Edgar Rosenberg, Briggs-Copeland Assistant Professor of English, will leave Harvard at the end of this year to accept a tenured appointment as associate professor at Cornell.
Rosenberg has been at Harvard for eight years. His course in the history of the novel has been the most popular in the Department for five years outside he required English 70 and English 10. Between 1500 and 2000 Harvard and Radcliffe students have taken Rosenberg's courses. He has taught creative writing English C and upper-level seminars to over 250 aspiring young writers.
The fact that Rosenberg has published at least as much as any of the three assistant professors of English given tenure this year lends a touch of irony to the popular "publish or perish" assumption out appointments. In 1960 he published from Shylock to Svengali," on Jewish stereotypes in English fiction, to excellent views here and in England. Random cause is publishing his study of the historical novel next year.
Rosenberg started to publish fiction as sophomore at Cornell. Since he has distributed stories, criticism, and translations to Commentary, Esquire, and scholarly quarterlies.
The English Department is unable, however, to make as many tenure appointments as it wishes. The number of new appointments the Faculty of Arts and sciences can make each year in the English Department is controlled, as in other departments, by a formula called the Braustein Plan." The plan was adopted most before World War II to provide a pattern for permanent appointments.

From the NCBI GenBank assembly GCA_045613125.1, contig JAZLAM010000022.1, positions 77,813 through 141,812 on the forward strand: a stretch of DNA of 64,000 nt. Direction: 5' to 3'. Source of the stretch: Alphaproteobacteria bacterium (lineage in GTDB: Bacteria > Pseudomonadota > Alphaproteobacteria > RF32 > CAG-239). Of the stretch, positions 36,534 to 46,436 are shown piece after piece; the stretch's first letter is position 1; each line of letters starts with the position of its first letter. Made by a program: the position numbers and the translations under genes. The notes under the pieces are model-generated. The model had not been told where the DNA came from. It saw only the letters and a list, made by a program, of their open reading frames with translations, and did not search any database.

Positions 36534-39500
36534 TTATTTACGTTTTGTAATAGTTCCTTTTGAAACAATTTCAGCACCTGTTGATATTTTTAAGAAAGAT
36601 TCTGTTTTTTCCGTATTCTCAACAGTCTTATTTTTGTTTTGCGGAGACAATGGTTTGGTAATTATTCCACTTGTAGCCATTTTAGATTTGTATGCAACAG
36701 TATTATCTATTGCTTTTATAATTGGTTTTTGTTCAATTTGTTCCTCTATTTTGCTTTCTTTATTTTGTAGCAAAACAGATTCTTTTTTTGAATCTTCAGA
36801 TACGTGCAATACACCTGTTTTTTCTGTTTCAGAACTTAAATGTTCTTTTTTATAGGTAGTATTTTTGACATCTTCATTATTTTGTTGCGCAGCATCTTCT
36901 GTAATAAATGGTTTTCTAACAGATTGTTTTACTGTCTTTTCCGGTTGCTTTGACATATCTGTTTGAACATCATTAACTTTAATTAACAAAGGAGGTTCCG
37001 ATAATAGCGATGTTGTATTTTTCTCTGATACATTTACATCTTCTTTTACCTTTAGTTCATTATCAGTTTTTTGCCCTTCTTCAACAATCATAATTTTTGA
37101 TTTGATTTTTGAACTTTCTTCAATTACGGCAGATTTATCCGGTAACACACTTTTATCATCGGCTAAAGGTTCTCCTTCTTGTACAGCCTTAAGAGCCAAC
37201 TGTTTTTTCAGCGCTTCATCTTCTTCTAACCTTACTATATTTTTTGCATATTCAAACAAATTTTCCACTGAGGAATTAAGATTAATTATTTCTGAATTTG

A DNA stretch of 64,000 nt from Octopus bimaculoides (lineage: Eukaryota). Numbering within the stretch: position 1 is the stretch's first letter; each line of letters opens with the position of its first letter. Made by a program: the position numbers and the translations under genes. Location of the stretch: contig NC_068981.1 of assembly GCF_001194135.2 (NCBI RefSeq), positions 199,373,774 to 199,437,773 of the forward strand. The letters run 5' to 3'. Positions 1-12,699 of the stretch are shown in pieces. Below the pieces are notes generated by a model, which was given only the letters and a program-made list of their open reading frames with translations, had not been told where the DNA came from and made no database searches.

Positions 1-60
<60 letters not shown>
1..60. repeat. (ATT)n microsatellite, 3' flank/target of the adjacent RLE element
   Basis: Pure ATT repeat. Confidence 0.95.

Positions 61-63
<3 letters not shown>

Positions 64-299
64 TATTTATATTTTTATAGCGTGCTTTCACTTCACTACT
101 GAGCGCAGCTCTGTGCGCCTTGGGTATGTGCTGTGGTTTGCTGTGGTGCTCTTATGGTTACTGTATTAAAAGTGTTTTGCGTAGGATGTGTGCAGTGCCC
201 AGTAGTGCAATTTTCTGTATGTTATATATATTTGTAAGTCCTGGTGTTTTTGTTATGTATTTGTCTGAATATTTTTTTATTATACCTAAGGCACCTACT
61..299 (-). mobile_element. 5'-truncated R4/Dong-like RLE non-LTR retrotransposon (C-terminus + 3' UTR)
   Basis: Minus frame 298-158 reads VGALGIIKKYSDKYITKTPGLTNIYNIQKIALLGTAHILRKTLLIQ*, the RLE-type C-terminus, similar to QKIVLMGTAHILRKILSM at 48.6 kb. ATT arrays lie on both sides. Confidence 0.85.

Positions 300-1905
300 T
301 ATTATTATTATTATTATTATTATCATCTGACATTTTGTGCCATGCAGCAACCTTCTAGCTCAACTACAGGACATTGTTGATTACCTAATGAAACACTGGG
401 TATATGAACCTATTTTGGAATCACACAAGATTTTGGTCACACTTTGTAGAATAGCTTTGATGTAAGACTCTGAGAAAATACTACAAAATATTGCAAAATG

The plan froze each department at its historic size" and then calculated how long a professor stays active--an average of 34 years. By dividing the latter figure by the allotted number of places in a department, it is possible to determine how often new appointments may be made.
The appointment of Associate Professors Daniel Seltzer, Larry D. Benson, and Walter Kaiser '54 is likely to have pushed the Department almost up to its size limit. It also approximately balanced the number of professors in the 19th century, the Middle Ages, and the Renaissance. The 19th century, Rosenberg's field, was already well-populated, although almost entirely with poetry specialists and intellectual historians. Rosenberg's department does leave the department without a tenured member whose field is the 19th-century novel.
At Cornell Rosenberg will teach courses on the 19th century novel, a seminar in fiction for honors candidates, and an introduction to English literature for honors students.
Born in Bavaria, Germany, in 1925, Rosenberg came to the United States at age 14 in 1940 knowing no English. He attended George Washington High School in New York. He went to Cornell on the GI Bill, received his B.A. in 1949 and an M.A. in 1950. Stanford awarded him a Ph.D. in 1958.